Doge’s Palace in Venice

A tour of Venetian history

The Doge’s Palace (Palazzo Ducale) is one of the main landmarks of the city of Venice. The palace was the residence of the Doge of Venice, the supreme authority of the former Republic of Venice, opening as a museum in 1923.

The palace bell tower has a musical chime that echoes within these boundaries.

The history of a residence for the Doge in the current location goes back as far as 810 A.D. Doge Agnello Participazio moved the seat of government from the island of Malamocco to the area of the present-day Rialto, when it was decided a “ducal palace” should be built. No trace remains of that 9th-century building as the palace was partially destroyed in the 10th century by a fire. Around 1172 A.D., Doge Sebastiano Ziani inititated reconstruction work that would drastically change the entire layout of the St. Mark’s Square. The new palace was built out of fortresses, one façade to the Piazzetta, the other overlooking the St. Mark’s Basin. Between 1340 and 1430 A.D. further reconstruction was done to transform it into a Gothic style palace.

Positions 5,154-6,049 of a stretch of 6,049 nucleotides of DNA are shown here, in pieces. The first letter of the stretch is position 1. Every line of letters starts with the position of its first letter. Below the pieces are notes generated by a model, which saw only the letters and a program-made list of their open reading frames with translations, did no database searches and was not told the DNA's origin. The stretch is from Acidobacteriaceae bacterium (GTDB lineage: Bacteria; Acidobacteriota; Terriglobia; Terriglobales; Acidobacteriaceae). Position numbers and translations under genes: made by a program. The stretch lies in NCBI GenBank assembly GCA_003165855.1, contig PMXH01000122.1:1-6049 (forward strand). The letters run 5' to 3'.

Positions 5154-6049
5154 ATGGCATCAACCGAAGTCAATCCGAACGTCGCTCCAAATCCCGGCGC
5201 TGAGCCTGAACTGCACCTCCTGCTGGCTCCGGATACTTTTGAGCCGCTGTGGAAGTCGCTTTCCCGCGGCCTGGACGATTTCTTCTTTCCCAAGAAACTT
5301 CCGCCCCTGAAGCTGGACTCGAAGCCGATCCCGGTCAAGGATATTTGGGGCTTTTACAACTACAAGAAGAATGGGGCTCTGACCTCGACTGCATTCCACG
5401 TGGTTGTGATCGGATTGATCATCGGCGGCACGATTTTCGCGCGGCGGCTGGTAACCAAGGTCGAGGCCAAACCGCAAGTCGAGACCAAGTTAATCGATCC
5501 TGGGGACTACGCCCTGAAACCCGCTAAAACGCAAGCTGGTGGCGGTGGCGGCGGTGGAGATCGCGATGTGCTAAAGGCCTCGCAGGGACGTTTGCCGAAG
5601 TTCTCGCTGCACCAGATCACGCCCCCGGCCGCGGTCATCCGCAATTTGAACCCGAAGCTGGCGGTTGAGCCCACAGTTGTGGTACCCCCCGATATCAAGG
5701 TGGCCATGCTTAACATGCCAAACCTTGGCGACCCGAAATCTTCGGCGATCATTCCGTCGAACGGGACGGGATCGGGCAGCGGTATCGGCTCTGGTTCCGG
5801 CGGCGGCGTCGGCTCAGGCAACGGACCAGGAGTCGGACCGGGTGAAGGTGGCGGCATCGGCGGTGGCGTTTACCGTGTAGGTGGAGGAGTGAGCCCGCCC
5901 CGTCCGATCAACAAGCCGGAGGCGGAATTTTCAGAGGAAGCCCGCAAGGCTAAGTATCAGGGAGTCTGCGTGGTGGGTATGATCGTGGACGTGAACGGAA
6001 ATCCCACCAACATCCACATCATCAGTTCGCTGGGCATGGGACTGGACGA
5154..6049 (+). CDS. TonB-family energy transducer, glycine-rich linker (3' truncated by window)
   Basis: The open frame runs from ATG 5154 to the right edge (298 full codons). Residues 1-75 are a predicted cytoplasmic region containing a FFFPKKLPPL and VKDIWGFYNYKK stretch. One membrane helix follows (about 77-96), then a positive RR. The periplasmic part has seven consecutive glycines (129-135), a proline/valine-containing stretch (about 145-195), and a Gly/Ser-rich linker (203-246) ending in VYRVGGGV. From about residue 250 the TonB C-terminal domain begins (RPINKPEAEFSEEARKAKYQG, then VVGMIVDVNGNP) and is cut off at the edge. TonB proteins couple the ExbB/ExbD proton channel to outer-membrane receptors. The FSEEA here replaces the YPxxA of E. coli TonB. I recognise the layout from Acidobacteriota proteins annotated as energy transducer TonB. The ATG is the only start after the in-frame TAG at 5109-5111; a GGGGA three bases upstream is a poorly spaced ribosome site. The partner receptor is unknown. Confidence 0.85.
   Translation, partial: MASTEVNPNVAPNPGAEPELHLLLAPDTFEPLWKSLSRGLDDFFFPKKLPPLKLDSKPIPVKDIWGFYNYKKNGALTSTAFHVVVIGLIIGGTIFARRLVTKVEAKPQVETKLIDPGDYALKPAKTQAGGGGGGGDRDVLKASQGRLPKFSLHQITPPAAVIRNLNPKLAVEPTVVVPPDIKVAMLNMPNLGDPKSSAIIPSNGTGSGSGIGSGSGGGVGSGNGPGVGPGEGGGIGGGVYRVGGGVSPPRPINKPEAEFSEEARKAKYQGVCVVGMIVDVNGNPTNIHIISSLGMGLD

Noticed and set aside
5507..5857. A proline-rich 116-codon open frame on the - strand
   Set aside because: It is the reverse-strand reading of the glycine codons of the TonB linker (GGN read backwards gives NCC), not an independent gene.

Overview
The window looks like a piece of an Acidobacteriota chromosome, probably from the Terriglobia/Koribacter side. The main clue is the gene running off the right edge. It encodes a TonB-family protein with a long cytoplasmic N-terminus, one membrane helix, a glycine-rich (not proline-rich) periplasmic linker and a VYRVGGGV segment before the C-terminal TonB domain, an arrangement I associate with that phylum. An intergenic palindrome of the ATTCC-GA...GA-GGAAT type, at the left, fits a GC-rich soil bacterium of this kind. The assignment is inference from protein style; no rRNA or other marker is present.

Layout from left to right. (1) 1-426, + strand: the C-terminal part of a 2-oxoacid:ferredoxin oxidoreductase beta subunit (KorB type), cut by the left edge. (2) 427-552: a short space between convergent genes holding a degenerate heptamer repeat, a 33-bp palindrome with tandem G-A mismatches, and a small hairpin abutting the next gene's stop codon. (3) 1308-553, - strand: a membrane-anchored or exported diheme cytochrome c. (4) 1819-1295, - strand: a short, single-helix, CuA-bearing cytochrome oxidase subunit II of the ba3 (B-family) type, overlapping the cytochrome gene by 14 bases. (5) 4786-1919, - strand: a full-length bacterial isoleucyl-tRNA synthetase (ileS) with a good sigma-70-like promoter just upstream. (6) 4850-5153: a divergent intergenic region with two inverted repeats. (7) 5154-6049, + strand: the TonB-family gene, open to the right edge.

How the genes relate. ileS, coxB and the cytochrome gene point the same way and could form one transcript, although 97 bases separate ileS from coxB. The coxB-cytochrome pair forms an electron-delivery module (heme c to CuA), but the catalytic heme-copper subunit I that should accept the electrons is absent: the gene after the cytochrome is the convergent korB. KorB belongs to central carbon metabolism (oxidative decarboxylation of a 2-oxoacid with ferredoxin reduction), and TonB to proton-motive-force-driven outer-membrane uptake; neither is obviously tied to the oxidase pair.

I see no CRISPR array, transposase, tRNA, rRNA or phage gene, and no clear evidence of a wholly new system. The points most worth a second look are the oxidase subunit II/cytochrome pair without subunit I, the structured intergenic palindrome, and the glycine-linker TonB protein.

The bridge of sigh at the palace prison where Casanova was once imprisoned.

Refurbishment works were being held at the palace when on 1577 a third fire destroyed the Scrutinio Room and the Great Council Chamber, together with works by Gentile da Fabriano, Pisanello, Alvise Vivarini, Vittore Carpaccio, Giovanni Bellini, Pordenone, and Titian. In the subsequent rebuilding work it was decided to respect the original Gothic style. Since the 16th century, the palace has been linked to the prison by the Bridge of Sighs.